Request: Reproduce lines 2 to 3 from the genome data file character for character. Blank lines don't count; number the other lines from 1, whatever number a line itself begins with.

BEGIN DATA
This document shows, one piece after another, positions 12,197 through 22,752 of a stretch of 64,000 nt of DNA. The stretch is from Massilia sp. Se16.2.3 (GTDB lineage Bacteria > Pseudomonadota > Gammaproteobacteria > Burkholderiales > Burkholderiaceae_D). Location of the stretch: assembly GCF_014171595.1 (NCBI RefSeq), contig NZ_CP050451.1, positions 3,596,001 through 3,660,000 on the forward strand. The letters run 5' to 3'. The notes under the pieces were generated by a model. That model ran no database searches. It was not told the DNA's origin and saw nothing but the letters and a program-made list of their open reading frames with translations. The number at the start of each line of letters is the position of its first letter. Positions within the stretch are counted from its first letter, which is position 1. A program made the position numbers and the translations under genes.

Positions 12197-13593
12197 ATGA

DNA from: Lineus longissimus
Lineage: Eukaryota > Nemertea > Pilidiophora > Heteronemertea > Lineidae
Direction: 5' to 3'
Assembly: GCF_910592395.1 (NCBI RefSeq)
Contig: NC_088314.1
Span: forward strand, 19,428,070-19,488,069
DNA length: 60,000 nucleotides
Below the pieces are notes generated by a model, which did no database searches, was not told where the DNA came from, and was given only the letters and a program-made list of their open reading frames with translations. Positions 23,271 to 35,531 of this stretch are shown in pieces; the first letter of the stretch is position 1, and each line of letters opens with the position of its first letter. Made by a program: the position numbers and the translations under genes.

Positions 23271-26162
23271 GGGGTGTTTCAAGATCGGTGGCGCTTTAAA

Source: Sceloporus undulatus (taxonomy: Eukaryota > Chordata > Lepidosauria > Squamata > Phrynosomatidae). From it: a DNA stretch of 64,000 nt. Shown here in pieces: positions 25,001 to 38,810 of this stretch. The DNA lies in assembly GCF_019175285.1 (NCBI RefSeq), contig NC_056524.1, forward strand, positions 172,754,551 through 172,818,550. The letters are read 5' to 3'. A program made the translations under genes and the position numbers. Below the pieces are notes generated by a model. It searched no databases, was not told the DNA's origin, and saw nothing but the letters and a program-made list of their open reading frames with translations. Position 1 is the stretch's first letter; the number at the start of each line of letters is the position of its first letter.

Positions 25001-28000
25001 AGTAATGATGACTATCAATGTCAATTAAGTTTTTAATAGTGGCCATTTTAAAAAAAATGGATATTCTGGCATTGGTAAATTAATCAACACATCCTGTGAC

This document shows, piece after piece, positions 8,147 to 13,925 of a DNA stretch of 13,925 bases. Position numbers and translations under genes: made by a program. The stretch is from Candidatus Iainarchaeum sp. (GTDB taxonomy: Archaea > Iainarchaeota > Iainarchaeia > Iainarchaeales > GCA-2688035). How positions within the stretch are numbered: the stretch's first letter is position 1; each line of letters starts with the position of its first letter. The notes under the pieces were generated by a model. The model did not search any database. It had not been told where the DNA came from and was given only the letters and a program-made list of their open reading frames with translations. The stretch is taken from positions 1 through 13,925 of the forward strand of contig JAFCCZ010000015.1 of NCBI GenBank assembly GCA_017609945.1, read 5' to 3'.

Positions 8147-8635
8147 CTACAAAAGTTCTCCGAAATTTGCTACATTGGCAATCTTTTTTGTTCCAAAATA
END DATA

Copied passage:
Positions 12197-13593
12197 ATGA